Gakidama – The Demon Within (1988)

ABOUT THE AUTHOR: Herbert P. Caine is the pseudonym of a frustrated academic and genre movie fan in Pennsylvania. You can read his blog at https://imaginaryuniverseshpc.blogspot.com/.

Those of us who grew up in the 1980s and early 1990s will remember the Gremlins franchise fondly. It combined cute creatures (in the form of the mogwai Gizmo) with wanton destruction and low-level scares – everything a budding genre fan could want! Surely the Japanese, who brought us the Pokemon and Gamera series, came up with something just as innocent and child friendly…

Gakidama – The Demon Within is what you would get if you decided to remake Gremlins, but handed over the writing and direction to David Cronenberg. It is a piece of weirdness that could only come from Japan There are still mischievous little creatures, but they are about as cute as a den of rattlesnakes. The film follows a reporter specializing in paranormal phenomena who goes into the woods to get a picture of a will o’ the wisp, referred to in Japanese as a gakidama. All the while, he is followed by a mysterious man in black. After devouring a slab of beef and turning into a caterpillar, the will o’ the wisp manages to get inside the reporter’s body, giving him a massive appetite.

Unfortunately for our protagonist, which goes in must come out, resulting in him barfing up a grotesque fanged demon who looks nothing like a mogwai. The man in black comes in to catch the brute, but he unfortunately lets it escape. As the film progresses, we learn that vomiting up a gakidama gives you an insatiable craving to eat one. While the reporter and the man in black engage in these culinary pursuits, the reporter’s wife learns that the creature has a drive to be reborn again and again through human bodies, in a scene that removes any doubt about whether this film is intended for children.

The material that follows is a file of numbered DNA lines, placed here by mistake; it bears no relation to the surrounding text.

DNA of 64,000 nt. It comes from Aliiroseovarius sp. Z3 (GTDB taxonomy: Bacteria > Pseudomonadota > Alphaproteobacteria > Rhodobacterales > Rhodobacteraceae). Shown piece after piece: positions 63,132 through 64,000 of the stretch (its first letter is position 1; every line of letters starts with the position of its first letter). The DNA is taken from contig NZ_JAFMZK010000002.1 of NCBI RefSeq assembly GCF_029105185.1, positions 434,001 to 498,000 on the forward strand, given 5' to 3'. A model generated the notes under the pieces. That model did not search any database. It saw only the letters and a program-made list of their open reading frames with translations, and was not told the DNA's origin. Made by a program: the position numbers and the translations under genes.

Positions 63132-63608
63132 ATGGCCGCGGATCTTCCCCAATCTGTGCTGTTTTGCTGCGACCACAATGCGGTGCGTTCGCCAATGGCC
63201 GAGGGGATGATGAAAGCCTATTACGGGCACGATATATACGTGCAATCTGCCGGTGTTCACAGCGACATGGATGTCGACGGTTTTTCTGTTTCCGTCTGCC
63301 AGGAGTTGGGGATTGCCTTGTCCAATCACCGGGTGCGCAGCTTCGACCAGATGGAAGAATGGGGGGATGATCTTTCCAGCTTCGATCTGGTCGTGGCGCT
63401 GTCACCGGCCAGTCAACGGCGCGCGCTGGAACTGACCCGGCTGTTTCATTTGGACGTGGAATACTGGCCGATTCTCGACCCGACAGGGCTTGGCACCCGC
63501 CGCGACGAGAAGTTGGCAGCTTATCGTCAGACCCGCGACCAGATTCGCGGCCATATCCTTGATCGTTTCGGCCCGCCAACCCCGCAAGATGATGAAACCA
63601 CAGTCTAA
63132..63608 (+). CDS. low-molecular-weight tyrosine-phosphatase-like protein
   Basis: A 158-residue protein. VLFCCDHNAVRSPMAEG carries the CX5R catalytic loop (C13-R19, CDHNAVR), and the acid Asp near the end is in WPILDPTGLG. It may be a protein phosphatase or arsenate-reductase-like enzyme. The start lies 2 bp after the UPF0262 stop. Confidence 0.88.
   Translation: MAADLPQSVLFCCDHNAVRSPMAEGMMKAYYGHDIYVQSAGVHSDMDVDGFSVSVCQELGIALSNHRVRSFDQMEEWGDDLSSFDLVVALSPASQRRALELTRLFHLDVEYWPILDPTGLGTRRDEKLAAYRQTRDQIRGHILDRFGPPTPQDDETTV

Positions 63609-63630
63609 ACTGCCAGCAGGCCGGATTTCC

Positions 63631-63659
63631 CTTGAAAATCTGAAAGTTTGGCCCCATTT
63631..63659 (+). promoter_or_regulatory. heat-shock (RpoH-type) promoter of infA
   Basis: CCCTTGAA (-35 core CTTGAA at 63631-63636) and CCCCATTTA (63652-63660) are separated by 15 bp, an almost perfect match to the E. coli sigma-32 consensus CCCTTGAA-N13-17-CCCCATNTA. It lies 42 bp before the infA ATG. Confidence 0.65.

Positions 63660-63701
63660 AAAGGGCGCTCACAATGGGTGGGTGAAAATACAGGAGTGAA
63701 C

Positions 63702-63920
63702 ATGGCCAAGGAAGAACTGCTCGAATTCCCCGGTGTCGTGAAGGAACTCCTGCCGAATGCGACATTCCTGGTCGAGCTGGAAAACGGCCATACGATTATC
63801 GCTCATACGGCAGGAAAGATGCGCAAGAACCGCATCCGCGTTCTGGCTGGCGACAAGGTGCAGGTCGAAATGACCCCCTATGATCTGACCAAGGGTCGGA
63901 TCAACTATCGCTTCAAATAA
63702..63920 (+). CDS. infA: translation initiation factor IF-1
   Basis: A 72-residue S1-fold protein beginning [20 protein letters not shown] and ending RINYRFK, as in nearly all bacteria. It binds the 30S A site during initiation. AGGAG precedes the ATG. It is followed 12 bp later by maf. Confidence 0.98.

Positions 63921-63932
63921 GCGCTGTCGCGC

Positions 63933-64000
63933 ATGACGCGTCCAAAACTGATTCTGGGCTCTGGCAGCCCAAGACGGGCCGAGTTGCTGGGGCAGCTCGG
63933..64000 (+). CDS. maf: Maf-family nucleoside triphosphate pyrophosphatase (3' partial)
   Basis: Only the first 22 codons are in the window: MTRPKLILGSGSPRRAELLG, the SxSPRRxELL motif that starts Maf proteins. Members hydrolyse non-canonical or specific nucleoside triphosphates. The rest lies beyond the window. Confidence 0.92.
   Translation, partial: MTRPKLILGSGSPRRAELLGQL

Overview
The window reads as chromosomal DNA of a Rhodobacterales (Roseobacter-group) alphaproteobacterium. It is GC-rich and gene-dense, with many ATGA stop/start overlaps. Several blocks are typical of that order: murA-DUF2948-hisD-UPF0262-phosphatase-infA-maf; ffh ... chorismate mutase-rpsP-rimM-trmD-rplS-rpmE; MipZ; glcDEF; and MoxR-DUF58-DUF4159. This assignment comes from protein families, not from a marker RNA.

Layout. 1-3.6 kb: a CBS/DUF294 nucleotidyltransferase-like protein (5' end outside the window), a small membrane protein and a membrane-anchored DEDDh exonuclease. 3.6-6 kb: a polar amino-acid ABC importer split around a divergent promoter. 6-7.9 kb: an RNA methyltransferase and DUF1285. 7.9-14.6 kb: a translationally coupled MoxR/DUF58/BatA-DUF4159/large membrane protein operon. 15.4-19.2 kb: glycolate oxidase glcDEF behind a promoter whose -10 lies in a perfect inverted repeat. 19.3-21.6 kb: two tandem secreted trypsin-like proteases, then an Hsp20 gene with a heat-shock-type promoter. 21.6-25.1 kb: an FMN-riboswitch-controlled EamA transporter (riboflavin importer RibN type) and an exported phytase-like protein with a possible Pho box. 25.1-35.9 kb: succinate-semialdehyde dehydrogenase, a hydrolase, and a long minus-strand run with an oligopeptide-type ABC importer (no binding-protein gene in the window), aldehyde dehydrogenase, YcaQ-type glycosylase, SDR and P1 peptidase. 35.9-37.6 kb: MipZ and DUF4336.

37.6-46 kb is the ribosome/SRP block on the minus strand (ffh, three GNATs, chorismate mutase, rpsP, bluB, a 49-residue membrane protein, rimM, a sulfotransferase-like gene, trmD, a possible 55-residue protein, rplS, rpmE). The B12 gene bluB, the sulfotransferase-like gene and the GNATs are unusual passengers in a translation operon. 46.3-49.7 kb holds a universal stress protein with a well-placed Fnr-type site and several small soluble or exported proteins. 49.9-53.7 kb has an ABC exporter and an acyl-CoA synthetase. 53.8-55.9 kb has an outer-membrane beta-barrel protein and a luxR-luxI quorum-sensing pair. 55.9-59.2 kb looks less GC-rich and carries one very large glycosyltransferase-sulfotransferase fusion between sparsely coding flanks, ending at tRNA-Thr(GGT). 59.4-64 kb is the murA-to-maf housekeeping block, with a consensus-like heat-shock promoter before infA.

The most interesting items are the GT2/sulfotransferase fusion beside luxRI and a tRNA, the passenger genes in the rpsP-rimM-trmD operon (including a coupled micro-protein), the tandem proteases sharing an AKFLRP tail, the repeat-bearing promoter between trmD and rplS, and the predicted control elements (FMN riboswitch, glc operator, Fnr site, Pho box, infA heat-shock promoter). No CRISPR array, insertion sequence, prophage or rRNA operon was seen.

Gakidama is an extremely good horror short. While clocking in at only fifty-four minutes, it is brimming with twisted concepts and gory scenes. The special effects are top-notch, having come from Tsubaraya Productions, the people who brought you Ultraman, in a rare adult-oriented outing. The scene where the reporter “gives birth” to the gakidama through his mouth is especially memorable. Meanwhile, the gakidama puppet is convincing in a way that the CGI effects of today simply cannot match.

The short also benefits from a superbly creepy atmosphere. The early scene in the woods is distinctly unnerving with its use of darkness, fog, and silhouettes. The film as a whole has a dark aesthetic, with the reporter’s house often being poorly lit, leaving all too many places for the creature to hide.

Being less than an hour long, Gakidama does not offer much in the way of character development and features some notable plot holes, not the least being how the man in black tracks down those who are about to give birth to the little monsters. The creature’s life cycle is also somewhat difficult to figure out. Still, it is a grisly little outing worth tracking down.

Gakidama can be found on YouTube.

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